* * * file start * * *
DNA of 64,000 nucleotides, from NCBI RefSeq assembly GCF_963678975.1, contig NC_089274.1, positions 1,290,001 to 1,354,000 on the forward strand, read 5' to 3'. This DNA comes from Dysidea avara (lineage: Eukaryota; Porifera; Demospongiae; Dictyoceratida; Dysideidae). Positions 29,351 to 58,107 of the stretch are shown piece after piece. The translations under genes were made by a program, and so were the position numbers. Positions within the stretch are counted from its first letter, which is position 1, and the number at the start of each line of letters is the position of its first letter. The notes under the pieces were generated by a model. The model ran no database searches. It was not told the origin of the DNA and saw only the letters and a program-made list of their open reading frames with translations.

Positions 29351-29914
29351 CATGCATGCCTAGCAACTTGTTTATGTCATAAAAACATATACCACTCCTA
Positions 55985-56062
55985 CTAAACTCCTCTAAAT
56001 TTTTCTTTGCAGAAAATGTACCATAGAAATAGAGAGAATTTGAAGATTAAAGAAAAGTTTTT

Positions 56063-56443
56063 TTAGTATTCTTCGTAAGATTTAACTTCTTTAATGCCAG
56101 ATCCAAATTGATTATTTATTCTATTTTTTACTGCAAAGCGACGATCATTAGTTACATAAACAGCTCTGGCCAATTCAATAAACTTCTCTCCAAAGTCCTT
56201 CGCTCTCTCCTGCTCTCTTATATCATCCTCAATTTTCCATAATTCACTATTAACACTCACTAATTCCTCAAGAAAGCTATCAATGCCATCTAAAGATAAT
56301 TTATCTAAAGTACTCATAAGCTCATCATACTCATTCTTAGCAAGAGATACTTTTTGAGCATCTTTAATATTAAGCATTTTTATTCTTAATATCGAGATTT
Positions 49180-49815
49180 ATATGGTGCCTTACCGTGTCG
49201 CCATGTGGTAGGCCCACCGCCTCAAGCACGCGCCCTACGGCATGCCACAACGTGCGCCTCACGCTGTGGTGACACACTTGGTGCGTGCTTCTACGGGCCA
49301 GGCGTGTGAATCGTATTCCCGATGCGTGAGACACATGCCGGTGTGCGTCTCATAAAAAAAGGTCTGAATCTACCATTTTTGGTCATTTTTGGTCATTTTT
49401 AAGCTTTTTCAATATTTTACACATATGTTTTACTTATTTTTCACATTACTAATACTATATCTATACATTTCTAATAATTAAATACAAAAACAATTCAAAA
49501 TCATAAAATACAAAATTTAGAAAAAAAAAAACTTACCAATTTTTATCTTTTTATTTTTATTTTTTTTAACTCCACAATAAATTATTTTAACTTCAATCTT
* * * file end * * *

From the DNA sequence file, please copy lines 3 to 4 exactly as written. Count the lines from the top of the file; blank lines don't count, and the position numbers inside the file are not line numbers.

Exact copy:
29351 CATGCATGCCTAGCAACTTGTTTATGTCATAAAAACATATACCACTCCTA
Positions 55985-56062